What is an O’Byrne Letter?
Simply put, The O’Byrne letter in Ireland is a letter of claim which is sent by a plaintiff’s solicitor to two or more negligent parties involved in a personal injury compensation claim. This letter (which replaces the standard “letter of claim”) is legally required to be sent within two months of the “cause of action” under Section 8 of the 2004 PIAB Act to set out the nature of the negligent action alleged to have been committed by the possible defendants and to inform the alleged wrongdoers that they will be hearing from the Injuries Board Ireland with a Formal Notice.
However, unlike the general letter of claim, the O’Byrne letter must address the issue of liability as between the defendants, who will then have to decide amongst themselves who was responsible (or indeed “more” responsible) for the incident in which the plaintiff sustained injuries or damage, and therefore who was liable, or “more” liable.
Contents of an O’Byrne Letter
Standard details such as the plaintiff’s name and address and brief details of the subject accident would be included in The O’Byrne Letter in Ireland. It would also state that the accident in question occurred because of the negligence of the recipient and/or the negligence of one, another of numerous potential defendants but that the plaintiff cannot say who is to blame.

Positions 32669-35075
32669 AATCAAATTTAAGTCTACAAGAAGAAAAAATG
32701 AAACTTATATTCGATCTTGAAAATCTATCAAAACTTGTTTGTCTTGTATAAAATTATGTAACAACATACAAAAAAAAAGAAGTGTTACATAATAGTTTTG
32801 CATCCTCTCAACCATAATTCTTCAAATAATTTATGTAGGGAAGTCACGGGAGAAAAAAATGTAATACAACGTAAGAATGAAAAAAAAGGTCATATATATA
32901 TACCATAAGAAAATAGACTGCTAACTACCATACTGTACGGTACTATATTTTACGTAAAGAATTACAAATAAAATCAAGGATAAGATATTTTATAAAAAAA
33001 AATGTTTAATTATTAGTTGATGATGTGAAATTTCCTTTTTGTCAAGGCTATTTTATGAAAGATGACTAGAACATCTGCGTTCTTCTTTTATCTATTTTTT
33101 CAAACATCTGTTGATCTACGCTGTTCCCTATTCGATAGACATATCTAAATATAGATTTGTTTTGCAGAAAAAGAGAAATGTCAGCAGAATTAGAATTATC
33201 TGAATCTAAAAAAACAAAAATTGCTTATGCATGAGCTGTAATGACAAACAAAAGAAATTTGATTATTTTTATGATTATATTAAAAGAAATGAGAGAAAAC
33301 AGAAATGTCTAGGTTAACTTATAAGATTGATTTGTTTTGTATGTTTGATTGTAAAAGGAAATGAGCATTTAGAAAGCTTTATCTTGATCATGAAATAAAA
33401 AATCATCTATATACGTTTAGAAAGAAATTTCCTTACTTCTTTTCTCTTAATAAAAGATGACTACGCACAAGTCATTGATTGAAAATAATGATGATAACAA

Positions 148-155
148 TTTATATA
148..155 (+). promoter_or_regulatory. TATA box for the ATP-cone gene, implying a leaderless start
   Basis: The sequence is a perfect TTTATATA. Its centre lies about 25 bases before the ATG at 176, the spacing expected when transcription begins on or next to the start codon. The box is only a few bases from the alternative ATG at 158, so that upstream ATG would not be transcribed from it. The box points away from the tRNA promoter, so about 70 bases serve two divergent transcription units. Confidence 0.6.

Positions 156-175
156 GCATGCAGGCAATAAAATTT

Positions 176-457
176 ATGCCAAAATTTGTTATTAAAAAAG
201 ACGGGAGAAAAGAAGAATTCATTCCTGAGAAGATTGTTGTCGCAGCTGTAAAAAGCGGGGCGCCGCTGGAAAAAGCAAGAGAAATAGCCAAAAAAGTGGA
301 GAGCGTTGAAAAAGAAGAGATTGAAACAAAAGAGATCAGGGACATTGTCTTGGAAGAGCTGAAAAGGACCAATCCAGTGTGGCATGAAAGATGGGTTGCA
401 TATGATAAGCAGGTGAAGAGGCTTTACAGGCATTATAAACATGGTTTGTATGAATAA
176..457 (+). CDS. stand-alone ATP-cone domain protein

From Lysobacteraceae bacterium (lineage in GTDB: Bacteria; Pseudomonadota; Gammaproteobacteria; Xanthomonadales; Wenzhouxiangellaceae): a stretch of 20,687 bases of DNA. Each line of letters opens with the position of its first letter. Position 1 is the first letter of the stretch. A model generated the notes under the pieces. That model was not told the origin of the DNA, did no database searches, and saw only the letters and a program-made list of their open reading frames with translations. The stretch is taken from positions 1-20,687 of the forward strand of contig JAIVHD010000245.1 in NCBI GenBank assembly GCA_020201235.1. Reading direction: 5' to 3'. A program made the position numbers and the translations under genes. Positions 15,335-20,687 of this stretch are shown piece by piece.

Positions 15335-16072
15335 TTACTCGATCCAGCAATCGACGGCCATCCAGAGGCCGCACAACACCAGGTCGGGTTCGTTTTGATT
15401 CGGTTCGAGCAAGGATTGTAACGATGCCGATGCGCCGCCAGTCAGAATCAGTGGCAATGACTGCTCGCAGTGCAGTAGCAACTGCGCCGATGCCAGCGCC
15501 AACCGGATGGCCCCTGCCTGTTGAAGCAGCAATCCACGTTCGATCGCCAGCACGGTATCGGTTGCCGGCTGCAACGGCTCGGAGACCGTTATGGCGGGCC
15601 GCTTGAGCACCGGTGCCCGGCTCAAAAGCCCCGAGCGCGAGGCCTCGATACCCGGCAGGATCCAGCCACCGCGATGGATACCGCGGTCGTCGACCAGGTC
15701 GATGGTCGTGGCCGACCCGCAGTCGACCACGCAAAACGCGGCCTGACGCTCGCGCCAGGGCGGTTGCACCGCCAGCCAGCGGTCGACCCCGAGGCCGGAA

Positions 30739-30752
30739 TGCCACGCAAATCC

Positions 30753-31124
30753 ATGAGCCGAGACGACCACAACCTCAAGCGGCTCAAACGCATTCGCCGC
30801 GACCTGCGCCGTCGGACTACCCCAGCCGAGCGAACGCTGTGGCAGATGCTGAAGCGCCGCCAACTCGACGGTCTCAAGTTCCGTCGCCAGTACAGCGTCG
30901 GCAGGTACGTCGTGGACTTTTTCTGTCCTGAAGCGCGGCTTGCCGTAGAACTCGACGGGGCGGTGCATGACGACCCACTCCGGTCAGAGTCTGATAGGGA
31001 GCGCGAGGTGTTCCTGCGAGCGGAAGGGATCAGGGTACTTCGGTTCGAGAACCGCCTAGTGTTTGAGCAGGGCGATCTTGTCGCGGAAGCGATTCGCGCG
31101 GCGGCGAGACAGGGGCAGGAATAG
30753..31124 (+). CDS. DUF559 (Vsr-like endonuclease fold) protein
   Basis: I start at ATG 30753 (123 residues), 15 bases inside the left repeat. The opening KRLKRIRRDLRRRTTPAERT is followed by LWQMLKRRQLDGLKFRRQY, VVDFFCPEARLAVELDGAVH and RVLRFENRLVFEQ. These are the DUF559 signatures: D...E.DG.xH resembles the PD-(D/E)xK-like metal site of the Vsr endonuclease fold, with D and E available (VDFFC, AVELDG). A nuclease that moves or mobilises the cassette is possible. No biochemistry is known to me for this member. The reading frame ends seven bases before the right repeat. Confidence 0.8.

The letter will request that the recipient admit liability within a specific length of time and that they make a proposal to compensate the plaintiff. A warning will follow, that if the recipient fails to admit liability, or neglects to propose compensation, an application will be made to the Injuries Board Ireland.
Another warning will be included, that if court action becomes necessary, the O’Byrne letter itself could be used to fix the unsuccessful defendant(s) with costs payable to the defendants who are found to have not been responsible for the accident. Indemnity will be requested from the recipient as regards expenses to be paid for the unnecessary or aborted court proceedings against any of the possible respondents who will not take part in the Injuries Board evaluation, or those who reject the amount evaluated.
The recipient will also be warned that in the absence of indemnity, the plaintiff will attempt to recover these expenses in court proceedings separate from the action concerning the personal injury claim, and that the letter will be used to fix the negligent party with the costs of such proceedings.
It should be noted that in cases involving multiple negligent parties where The O’Byrne Letter in Ireland is sent to determine who is “most” responsible or who caused the greater damage or injury to the victim of an accident, the plaintiff should not attempt to prove blame or even debate over this issue. The matter is purely for the respective defendants to discuss amongst themselves.
Each personal injury compensation claim in Ireland stands alone. If you have been involved in an accident that concerns more than one negligent party and you believe that you have a potential personal injury claim, it is highly recommended that you engage with a solicitor at the first possible opportunity.